It’s bad to experience a large loss on a business deal gone sour. But it’s even worse when you can’t use the loss to reduce your income taxes.

That was the situation of a client who was referred to me by the accountant he switched to after feeling underserved by his previous ones.

This very able professional couldn’t figure out a way to utilize the loss for the client, but he had the open-mindedness to think that there had to be a way, and he wanted me to take a look.

The client, a high-earning executive, had been approached in 2004 by a friend who wanted to buy, renovate and “flip” a multimillion-dollar home.

The client would supply most of the cash, his friend would oversee the renovation and, upon the sale of the property, they would divide the profits.

As often happens, the project took longer than expected.

Then, in 2008, the Great Recession struck. It froze the credit markets, plunged the global economy into a crisis, erased $16 trillion from the stock market, and pushed the real estate market into freefall.

There were no potential buyers for the house, and the financing for the work to finish the home had disappeared.

Compounding his problems, the client had quit his almost seven-figure job in 2007 to focus on real estate, just before the crisis hit. So he was without a paycheck, and had most of his wealth tied up in a half-share of a house that could not be sold.

In 2011, the house was lost to foreclosure.

When he filed his 2011 taxes, he deducted the roughly $4 million he had lost and, under the general IRS rules, the net losses not used in 2011 could be carried back for two prior years and then carried forward. But 2009 and 2010 were years in which he had almost no taxable income. Therefore, carrying back the loss provided no tax benefit.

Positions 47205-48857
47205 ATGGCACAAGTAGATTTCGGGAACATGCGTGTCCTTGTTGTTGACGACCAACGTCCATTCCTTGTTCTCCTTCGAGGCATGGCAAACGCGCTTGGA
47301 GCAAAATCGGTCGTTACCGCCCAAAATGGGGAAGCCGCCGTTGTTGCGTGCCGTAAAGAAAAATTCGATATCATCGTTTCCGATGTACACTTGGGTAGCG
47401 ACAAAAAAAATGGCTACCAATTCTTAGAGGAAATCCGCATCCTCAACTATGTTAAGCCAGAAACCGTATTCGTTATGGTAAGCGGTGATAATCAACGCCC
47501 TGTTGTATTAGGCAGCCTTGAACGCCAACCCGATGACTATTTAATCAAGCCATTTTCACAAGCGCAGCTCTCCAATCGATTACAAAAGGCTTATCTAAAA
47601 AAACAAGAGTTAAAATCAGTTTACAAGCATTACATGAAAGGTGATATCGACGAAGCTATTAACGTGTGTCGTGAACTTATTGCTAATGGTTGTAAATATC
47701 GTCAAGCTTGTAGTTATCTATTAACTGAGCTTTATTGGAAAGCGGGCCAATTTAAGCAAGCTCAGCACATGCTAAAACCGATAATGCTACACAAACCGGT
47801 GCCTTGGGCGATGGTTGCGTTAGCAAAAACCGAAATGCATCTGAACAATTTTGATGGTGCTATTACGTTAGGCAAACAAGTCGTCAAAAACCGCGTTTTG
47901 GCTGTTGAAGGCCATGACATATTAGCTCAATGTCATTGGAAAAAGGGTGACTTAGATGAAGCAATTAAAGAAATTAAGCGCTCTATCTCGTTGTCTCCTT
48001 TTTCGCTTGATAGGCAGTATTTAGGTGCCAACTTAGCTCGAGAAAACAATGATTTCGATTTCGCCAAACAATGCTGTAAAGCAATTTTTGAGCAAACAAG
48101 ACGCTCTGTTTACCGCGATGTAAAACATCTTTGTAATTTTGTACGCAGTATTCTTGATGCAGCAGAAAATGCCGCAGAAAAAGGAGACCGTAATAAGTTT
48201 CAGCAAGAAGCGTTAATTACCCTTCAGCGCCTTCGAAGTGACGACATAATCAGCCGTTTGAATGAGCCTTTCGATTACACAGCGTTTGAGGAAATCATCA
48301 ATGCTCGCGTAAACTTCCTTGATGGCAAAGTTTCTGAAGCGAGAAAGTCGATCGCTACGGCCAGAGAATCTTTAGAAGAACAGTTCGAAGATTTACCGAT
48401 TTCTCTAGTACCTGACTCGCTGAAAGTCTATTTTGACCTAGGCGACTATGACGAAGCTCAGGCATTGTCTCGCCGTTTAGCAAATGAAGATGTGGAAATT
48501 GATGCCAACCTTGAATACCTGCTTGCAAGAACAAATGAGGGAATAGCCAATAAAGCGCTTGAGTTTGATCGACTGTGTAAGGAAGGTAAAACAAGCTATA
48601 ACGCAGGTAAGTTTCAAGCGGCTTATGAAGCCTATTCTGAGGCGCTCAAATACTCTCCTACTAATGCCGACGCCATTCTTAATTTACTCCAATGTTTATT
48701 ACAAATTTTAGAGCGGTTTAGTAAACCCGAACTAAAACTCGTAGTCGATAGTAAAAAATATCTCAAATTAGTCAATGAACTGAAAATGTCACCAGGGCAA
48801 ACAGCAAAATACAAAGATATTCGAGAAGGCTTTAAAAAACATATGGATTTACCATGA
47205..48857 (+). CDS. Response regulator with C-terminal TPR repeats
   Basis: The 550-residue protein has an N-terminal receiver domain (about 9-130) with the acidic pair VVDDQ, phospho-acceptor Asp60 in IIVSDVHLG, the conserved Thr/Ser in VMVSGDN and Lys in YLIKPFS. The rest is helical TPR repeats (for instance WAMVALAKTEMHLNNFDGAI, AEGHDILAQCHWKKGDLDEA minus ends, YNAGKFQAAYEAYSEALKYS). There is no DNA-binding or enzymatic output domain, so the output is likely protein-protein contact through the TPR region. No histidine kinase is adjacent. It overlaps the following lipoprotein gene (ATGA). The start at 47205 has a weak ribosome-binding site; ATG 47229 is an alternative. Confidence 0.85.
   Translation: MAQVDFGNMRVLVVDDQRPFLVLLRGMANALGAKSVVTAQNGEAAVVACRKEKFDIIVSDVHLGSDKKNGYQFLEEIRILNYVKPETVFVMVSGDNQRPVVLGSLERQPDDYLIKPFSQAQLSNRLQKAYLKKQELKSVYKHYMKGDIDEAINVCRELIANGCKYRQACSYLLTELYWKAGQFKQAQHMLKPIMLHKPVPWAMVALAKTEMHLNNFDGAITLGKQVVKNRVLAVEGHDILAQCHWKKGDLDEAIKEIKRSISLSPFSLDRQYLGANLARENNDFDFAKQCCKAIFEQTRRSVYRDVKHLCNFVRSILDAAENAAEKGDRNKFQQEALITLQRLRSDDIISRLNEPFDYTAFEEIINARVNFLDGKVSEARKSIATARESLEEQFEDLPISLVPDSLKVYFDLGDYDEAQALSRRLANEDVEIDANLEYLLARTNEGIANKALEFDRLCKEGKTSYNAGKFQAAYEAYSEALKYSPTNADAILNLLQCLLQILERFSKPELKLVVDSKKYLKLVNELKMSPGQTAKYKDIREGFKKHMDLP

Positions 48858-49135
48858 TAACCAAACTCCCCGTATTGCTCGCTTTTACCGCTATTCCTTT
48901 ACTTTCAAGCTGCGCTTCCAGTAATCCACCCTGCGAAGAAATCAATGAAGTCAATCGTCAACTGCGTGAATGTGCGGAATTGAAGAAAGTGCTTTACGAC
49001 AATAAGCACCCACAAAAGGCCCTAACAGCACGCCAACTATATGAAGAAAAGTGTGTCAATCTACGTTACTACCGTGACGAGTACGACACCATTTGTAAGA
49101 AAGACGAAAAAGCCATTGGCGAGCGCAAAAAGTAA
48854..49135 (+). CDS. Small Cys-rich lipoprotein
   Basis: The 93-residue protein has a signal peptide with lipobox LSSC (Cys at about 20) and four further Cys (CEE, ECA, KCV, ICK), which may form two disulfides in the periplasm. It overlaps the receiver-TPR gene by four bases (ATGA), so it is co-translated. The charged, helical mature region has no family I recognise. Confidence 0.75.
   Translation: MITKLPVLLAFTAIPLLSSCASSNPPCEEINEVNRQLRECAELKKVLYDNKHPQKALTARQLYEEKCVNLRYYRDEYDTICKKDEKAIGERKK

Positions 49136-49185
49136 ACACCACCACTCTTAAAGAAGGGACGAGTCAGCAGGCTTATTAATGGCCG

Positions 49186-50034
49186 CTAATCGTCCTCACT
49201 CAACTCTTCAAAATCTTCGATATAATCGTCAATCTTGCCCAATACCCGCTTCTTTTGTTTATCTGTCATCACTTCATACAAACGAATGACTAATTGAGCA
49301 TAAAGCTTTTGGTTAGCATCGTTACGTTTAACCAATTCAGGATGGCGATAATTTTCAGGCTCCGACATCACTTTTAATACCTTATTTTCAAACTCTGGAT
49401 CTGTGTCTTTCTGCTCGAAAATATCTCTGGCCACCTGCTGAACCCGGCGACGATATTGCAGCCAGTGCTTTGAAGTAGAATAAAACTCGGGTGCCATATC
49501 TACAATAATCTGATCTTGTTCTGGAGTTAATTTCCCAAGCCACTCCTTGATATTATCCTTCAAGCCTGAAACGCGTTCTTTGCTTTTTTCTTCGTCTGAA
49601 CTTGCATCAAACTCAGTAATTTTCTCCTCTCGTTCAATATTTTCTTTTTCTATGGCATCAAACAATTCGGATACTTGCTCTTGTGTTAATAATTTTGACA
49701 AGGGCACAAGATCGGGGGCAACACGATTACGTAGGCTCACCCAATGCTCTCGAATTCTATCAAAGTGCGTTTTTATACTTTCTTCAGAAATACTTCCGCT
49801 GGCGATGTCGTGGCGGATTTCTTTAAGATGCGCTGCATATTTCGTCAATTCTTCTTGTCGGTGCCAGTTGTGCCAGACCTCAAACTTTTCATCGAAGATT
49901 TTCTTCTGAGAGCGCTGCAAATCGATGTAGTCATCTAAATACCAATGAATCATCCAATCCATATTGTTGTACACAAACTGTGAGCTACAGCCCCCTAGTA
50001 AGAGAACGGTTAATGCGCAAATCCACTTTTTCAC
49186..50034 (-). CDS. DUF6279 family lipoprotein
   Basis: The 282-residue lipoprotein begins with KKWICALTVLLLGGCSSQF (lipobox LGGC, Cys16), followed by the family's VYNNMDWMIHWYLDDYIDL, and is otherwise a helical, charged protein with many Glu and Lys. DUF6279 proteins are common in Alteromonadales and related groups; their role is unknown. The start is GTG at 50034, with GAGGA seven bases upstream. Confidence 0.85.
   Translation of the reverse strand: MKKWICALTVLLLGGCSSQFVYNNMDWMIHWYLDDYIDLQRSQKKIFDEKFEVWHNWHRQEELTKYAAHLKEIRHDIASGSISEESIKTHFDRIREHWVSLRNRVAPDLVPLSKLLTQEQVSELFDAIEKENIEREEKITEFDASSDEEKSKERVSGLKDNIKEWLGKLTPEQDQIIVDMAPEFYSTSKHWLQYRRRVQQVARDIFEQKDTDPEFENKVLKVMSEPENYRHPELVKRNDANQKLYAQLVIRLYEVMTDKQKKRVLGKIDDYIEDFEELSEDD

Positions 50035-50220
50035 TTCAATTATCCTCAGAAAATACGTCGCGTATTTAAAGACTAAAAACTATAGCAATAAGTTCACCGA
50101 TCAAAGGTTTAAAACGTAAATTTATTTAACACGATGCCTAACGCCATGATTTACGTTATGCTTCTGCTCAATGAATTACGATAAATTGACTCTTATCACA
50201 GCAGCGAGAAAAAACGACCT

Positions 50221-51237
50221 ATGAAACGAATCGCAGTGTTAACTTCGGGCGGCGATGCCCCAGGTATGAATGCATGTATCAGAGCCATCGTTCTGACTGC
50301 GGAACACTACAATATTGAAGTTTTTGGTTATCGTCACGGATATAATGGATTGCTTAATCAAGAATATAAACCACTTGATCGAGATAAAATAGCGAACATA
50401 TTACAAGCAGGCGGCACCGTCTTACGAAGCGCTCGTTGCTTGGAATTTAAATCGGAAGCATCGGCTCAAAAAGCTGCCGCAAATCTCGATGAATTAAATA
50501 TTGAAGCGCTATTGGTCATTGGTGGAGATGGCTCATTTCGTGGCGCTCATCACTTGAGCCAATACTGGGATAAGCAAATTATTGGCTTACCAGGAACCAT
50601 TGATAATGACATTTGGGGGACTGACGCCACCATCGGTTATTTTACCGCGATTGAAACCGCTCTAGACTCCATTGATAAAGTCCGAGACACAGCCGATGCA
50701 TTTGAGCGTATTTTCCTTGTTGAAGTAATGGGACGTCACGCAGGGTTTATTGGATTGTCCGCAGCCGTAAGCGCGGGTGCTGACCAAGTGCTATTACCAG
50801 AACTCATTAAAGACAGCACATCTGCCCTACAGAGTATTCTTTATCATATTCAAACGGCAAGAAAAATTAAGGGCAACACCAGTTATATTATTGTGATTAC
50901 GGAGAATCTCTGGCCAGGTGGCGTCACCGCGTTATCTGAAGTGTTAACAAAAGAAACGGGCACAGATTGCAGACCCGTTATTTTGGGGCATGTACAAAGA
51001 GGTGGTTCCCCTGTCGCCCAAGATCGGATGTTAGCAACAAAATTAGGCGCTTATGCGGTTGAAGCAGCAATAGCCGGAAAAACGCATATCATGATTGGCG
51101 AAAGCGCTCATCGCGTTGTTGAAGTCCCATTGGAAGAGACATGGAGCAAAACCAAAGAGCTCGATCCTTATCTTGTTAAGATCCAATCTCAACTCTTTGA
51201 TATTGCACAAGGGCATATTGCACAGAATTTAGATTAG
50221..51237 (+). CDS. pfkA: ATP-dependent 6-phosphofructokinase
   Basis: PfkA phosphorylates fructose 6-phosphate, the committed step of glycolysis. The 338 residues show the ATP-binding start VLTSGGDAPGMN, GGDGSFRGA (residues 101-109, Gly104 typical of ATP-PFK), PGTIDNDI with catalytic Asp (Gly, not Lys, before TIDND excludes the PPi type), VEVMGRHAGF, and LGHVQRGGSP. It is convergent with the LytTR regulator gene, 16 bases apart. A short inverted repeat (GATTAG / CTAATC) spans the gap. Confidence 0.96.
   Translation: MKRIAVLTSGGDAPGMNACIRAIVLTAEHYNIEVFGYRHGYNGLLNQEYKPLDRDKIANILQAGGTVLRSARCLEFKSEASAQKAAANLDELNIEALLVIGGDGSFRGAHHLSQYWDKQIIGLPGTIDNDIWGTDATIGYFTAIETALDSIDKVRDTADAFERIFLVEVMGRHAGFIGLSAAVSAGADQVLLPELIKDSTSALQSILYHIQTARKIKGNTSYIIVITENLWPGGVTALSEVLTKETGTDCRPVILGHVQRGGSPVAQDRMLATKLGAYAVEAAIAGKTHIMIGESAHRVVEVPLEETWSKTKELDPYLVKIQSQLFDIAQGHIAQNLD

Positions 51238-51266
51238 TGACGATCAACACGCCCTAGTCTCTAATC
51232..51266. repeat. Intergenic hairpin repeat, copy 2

That left him with a multimillion-dollar loss that he could carry forward against future earned income – but at only $3,000 per year!

Looking into the details of the client’s business relationship with his partner, I realized that half of the money he had put up was invested in the “flip” project – but the other half was a loan to his partner.

This was important, because there is another IRS rule regarding business losses resulting from worthless loans. This rule allows a taxpayer to claim a bad debt loss within seven years after the due date of the tax return for the year in which the loss occurred.

It was clear from the circumstances that the debt had become worthless in 2008. Therefore, the taxpayer had until at least April 15, 2016 to amend his 2008 tax return and claim the bad debt loss.

Thus, with the general two-year net loss carryback rules applied to the taxpayer's amended tax return for 2008, he was able to reclaim taxes he had paid in 2006 and 2007, the years when he had earned substantial income.

This resulted in the client receiving a refund of several hundred thousand dollars, including interest.

In the end, an open-minded accountant, creative thinking, and attention to the details flipped a huge loss into a sizeable refund.

By Mayer Nazarian